Yemen’s President urges Houthis to allow humanitarian aid

RIYADH, SAUDI ARABIA (AP) — Yemen’s embattled and exiled President on Thursday urged his government’s rival, the Iran-backed Houthi rebels, to stop impeding the flow of urgently needed humanitarian aid following a warning from the United Nations (UN) Humanitarian Chief last week that “the spectre of famine” has returned to the conflict-torn country.

President Abed Rabbo Mansour Hadi’s plea came in a prerecorded speech to the UN General Assembly’s ministerial meeting being held virtually because of the COVID-19 pandemic. It aired more than a week after Human Rights Watch warned that all sides in Yemen’s conflict were interfering with the arrival of food, healthcare supplies, water and sanitation support.

UN Humanitarian Chief Mark Lowcock told the UN Security Council last week that famine in Yemen, the Arab world’s poorest country, was averted two years ago because donors swiftly met 90 per cent of the UN’s funding requirements.

But the UN’s latest figures show that the current USD3.4 billion appeal is less than 38 per cent funded, including new funding from Saudi Arabia of more than USD200 million.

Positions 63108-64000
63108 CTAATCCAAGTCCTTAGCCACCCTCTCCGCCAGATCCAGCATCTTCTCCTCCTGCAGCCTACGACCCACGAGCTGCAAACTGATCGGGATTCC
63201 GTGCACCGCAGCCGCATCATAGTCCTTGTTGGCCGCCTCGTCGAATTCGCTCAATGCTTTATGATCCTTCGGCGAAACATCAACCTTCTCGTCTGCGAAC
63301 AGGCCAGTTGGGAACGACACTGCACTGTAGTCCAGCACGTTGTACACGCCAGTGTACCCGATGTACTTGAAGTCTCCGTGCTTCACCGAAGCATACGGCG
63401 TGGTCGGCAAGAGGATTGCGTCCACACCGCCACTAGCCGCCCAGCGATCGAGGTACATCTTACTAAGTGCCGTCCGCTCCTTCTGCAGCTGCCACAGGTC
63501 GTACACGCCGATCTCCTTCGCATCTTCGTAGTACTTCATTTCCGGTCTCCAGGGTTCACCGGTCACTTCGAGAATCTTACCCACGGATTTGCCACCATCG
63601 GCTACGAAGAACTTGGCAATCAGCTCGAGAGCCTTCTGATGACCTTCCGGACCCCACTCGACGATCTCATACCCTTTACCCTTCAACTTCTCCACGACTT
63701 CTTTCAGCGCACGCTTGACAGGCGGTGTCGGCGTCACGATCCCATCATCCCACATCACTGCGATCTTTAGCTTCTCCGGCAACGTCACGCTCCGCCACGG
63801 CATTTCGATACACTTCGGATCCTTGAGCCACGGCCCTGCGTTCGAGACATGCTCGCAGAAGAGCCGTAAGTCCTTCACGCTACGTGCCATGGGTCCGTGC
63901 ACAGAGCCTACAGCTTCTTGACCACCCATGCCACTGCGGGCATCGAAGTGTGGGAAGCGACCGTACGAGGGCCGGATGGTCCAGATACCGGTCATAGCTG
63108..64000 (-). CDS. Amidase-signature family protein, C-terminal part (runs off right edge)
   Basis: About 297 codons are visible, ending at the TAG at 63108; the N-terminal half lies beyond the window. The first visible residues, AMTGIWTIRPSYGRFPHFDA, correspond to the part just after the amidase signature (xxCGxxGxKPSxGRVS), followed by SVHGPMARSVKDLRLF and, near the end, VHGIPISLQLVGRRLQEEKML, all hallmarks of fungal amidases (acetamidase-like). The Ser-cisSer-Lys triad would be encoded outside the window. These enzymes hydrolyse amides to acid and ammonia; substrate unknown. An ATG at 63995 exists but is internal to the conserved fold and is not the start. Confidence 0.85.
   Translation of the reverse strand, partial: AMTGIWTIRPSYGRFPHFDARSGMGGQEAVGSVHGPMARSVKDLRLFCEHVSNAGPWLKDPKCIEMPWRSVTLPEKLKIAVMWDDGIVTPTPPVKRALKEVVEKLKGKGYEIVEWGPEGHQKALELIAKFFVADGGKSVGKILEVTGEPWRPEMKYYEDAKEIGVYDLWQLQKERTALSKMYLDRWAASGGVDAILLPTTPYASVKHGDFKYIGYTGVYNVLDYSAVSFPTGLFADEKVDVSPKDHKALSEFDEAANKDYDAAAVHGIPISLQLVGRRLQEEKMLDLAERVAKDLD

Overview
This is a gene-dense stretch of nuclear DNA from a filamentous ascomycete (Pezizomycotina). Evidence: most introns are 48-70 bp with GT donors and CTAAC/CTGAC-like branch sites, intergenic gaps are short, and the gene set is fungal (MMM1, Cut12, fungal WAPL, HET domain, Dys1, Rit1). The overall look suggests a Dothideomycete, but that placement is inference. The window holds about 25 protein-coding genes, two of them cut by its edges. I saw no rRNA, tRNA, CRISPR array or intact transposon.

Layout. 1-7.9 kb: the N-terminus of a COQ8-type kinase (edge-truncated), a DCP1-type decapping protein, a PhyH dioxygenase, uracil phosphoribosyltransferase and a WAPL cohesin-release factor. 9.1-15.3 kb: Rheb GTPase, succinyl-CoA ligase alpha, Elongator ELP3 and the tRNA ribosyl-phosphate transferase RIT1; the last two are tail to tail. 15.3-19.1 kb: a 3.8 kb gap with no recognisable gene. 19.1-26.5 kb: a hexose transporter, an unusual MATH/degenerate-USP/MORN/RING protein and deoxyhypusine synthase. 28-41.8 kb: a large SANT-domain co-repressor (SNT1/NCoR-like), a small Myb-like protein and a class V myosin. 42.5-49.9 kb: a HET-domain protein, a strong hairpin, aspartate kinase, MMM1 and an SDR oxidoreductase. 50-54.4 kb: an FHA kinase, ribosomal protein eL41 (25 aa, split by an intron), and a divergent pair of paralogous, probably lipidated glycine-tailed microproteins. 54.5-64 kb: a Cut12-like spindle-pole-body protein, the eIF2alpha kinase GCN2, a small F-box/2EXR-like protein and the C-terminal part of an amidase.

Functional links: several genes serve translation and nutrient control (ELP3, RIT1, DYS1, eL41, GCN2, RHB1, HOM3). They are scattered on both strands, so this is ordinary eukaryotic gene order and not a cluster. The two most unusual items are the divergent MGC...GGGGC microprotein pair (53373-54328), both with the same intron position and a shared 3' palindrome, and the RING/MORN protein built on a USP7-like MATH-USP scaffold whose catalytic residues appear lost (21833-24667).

Lowcock had singled several countries for giving nothing to the appeal, leaving nine million Yemenis to cope with deepening cuts to aid programmes including food, water and healthcare.

He said aid agencies continue to face challenges, including insecurity and bureaucratic impediments, in delivering food, medicine and other essential items in southern Yemen, but the challenges are less severe than in the Houthi-controlled north, where authorities have closed the airport in the capital, Sanaa, to UN and humanitarian flights.

President of Yemen Abdrabuh Mansour Hadi. PHOTO: AP

The Houthis said this was due to fuel shortages, Lowcock said, “but that does not justify closing the airport”, which is critical for delivering aid.

In his speech, the Yemeni President also asked the Houthis to allow a UN team immediate access to an abandoned oil tanker that risks causing massive environmental damage to the Red Sea.

Lowcock said last week that a new UN proposal to assess and carry out initial repairs on the Safer oil tanker was being discussed with the Houthis. “We hope the new proposal will be quickly approved so the work can start,” he said.

Hadi spoke from Saudi Arabia, where he has been living during the more than five-year war that has ravaged Yemen, on the western tip of the Arabian Peninsula.